N2 - Wild city pigeons were caught at four different locations in the Netherlands to represent areas of high (Amsterdam-high), moderate (Amsterdam-medium), and low (Maastricht and Assen) traffic density. It is assumed that local ambient air pollution decreases as a function of traffic density. In these pigeons levels of polycyclic aromatic hydrocarbon (PAH)-DNA adducts, oxidative DNA damage, and heavy metal residues were determined in kidney, lung, liver, and blood (no adduct analysis in blood). The contribution of leaded gasoline to total body lead content was estimated by measuring concentrations of Pb and its isotopes in blood. We also analyzed samples of ambient air particulate matter for PAH and heavy metal concentrations at the four different locations. Interregional differences in heavy metals in ambient air particulate matter were reflected relatively well by pigeon body loads. The highest lead and cadmium concentrations in blood, kidney, liver, and lung were found in the Amsterdam high traffic density area, followed by Amsterdam-medium, Assen, and Maastricht. A high Pb concentration in blood coincided with relatively low 206Pb/207Pb values, indicating a high contribution of leaded gasoline to total blood Pb concentrations in pigeons from the Amsterdam high traffic density area. Significantly enhanced blood zinc values were found in pigeons friom both locations in Amsterdam compared to pigeons from the other two areas. However, no differences in Zn tissue levels between the four different groups were found. Oxidative DNA damage, determined as the ratio of 7-Hydro-8-oxo-2'-deoxyguanosine/deoxyguanosine, in pigeon liver was highest in Amsterdam-high, followed by Assen (low traffic density). Pb content, but not the Cd content, was positively associated with oxidative DNA damage in liver tissue. In lung tissue, a negative correlation was found between oxidative DNA damage and Zn content. These results indicate that the carcinogenic potential of Pb might be ascribed to oxygen radical formation, whereas Zn plays a protective role against oxidative DNA damage. Places with high and medium traffic density could be clearly discriminated on the basis of PAH levels in the ambient air. The PAH content in particulate air samples was not, however, reflected in total PAH-related DNA adduct levels because no differences could be observed in tissue adduct levels in pigeons from the four different locations. Our results indicate that wild city pigeons can be used as biological indicators of exposure to heavy metal pollution in outdoor air.

AB - Wild city pigeons were caught at four different locations in the Netherlands to represent areas of high (Amsterdam-high), moderate (Amsterdam-medium), and low (Maastricht and Assen) traffic density. It is assumed that local ambient air pollution decreases as a function of traffic density. In these pigeons levels of polycyclic aromatic hydrocarbon (PAH)-DNA adducts, oxidative DNA damage, and heavy metal residues were determined in kidney, lung, liver, and blood (no adduct analysis in blood). The contribution of leaded gasoline to total body lead content was estimated by measuring concentrations of Pb and its isotopes in blood. We also analyzed samples of ambient air particulate matter for PAH and heavy metal concentrations at the four different locations. Interregional differences in heavy metals in ambient air particulate matter were reflected relatively well by pigeon body loads. The highest lead and cadmium concentrations in blood, kidney, liver, and lung were found in the Amsterdam high traffic density area, followed by Amsterdam-medium, Assen, and Maastricht. A high Pb concentration in blood coincided with relatively low 206Pb/207Pb values, indicating a high contribution of leaded gasoline to total blood Pb concentrations in pigeons from the Amsterdam high traffic density area. Significantly enhanced blood zinc values were found in pigeons friom both locations in Amsterdam compared to pigeons from the other two areas. However, no differences in Zn tissue levels between the four different groups were found. Oxidative DNA damage, determined as the ratio of 7-Hydro-8-oxo-2'-deoxyguanosine/deoxyguanosine, in pigeon liver was highest in Amsterdam-high, followed by Assen (low traffic density). Pb content, but not the Cd content, was positively associated with oxidative DNA damage in liver tissue. In lung tissue, a negative correlation was found between oxidative DNA damage and Zn content. These results indicate that the carcinogenic potential of Pb might be ascribed to oxygen radical formation, whereas Zn plays a protective role against oxidative DNA damage. Places with high and medium traffic density could be clearly discriminated on the basis of PAH levels in the ambient air. The PAH content in particulate air samples was not, however, reflected in total PAH-related DNA adduct levels because no differences could be observed in tissue adduct levels in pigeons from the four different locations. Our results indicate that wild city pigeons can be used as biological indicators of exposure to heavy metal pollution in outdoor air.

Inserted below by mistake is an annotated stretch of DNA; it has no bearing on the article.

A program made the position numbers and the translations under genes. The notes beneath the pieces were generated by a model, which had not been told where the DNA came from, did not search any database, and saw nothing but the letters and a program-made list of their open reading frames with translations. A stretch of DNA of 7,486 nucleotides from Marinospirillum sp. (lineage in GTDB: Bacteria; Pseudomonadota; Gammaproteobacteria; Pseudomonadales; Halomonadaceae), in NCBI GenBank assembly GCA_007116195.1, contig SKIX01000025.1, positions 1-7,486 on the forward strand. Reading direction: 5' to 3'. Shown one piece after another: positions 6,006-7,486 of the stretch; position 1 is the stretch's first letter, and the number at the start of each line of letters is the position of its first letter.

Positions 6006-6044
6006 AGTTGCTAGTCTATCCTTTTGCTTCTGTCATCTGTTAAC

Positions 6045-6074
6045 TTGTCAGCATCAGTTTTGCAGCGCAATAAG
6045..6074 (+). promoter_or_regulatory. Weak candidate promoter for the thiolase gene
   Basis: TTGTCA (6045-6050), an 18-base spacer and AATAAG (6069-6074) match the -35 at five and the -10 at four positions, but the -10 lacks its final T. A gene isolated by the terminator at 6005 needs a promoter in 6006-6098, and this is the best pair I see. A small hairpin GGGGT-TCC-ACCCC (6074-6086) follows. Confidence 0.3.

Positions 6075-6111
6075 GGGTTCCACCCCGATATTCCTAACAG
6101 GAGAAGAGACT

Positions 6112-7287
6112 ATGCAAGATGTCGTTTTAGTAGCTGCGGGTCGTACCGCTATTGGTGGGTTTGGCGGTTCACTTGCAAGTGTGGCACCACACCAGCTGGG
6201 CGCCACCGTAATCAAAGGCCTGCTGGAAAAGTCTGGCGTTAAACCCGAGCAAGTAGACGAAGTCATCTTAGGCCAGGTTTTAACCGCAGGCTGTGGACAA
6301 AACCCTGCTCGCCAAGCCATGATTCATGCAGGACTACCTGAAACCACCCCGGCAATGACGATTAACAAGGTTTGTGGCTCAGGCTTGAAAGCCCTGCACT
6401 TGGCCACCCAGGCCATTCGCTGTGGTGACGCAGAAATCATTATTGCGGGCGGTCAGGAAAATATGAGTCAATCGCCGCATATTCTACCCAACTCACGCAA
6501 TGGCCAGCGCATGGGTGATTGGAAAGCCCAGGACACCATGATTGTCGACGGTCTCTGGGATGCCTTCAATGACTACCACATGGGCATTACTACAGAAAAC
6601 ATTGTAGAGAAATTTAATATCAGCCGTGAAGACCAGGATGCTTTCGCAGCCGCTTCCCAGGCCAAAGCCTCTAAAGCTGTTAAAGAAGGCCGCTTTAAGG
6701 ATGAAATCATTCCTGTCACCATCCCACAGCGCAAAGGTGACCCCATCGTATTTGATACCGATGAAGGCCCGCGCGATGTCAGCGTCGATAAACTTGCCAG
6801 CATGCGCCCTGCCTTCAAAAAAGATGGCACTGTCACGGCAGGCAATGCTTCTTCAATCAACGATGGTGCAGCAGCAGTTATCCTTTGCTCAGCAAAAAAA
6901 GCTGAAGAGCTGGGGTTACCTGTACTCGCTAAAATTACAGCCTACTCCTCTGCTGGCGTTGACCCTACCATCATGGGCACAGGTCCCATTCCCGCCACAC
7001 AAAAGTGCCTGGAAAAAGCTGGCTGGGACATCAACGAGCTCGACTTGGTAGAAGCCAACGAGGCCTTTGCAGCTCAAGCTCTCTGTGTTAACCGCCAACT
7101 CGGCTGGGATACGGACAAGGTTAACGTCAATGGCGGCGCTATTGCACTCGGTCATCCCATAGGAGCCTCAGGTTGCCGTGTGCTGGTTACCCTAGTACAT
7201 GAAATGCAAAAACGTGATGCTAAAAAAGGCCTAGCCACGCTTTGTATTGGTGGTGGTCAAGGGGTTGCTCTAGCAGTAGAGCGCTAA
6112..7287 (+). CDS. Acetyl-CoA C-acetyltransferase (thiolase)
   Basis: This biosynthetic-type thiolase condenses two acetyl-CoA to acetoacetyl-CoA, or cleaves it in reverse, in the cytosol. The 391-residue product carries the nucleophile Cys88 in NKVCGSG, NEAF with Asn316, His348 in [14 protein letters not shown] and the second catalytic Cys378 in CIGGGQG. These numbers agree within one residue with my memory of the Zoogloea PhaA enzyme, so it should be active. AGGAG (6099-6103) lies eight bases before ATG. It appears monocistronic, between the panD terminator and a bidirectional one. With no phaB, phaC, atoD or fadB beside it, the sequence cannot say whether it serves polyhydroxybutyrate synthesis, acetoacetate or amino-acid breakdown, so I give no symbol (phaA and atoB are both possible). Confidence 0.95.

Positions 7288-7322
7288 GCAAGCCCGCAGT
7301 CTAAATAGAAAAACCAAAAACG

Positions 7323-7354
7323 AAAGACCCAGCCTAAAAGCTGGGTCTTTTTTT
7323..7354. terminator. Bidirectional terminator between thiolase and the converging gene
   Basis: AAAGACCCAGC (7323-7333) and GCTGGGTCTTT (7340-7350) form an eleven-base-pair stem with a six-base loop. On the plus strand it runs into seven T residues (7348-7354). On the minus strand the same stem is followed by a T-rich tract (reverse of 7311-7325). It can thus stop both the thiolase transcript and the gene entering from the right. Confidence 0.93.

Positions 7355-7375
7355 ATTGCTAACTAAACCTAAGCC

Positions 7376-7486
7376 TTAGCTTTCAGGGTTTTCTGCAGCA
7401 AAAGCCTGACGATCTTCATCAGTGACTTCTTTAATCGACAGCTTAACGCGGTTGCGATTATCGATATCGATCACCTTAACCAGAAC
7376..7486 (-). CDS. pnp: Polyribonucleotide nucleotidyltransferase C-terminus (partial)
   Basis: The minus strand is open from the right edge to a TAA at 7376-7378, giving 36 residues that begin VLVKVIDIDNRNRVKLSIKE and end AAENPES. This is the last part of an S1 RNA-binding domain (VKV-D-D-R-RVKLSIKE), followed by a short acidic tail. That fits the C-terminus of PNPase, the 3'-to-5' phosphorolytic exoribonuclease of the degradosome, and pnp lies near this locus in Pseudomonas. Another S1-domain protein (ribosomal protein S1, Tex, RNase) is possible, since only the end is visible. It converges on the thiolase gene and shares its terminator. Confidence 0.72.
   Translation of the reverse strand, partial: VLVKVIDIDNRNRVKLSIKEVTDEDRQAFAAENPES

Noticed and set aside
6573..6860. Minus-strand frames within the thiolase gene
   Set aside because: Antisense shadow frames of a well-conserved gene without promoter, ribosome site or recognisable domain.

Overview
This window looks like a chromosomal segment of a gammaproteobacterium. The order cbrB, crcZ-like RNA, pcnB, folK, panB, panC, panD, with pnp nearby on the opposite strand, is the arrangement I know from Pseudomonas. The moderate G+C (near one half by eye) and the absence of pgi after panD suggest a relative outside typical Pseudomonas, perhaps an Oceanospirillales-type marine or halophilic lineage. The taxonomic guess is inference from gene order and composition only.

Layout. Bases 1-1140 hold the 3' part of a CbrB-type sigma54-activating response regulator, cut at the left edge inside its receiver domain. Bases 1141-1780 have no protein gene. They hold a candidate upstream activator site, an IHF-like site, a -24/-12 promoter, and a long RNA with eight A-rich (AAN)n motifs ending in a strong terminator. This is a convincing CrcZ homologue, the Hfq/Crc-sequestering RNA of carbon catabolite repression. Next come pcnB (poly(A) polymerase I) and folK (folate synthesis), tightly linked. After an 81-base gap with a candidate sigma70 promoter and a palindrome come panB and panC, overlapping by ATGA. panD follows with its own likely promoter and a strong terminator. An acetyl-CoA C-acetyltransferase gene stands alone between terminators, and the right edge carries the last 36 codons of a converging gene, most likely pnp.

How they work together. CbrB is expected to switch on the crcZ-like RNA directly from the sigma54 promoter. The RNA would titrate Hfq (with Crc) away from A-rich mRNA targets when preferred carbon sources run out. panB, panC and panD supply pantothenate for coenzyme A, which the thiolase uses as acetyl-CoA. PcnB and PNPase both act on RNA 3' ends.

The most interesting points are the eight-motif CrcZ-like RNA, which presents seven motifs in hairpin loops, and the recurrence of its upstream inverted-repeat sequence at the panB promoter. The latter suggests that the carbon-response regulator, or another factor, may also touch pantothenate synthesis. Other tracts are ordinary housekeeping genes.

KW - Air pollution

KW - Cadmium

KW - Lead

KW - Lead isotopes

KW - Oxidative DNA damage

KW - PAH-DNA adducts

KW - Pigeons

KW - Zinc

UR - http://www.scopus.com/inward/record.url?scp=0030916297&partnerID=8YFLogxK

U2 - 10.1289/ehp.97105322

DO - 10.1289/ehp.97105322

M3 - Article

VL - 105

SP - 322

EP - 330

JO - EHP Toxicogenomics

JF - EHP Toxicogenomics

SN - 0091-6765

IS - 3

ER -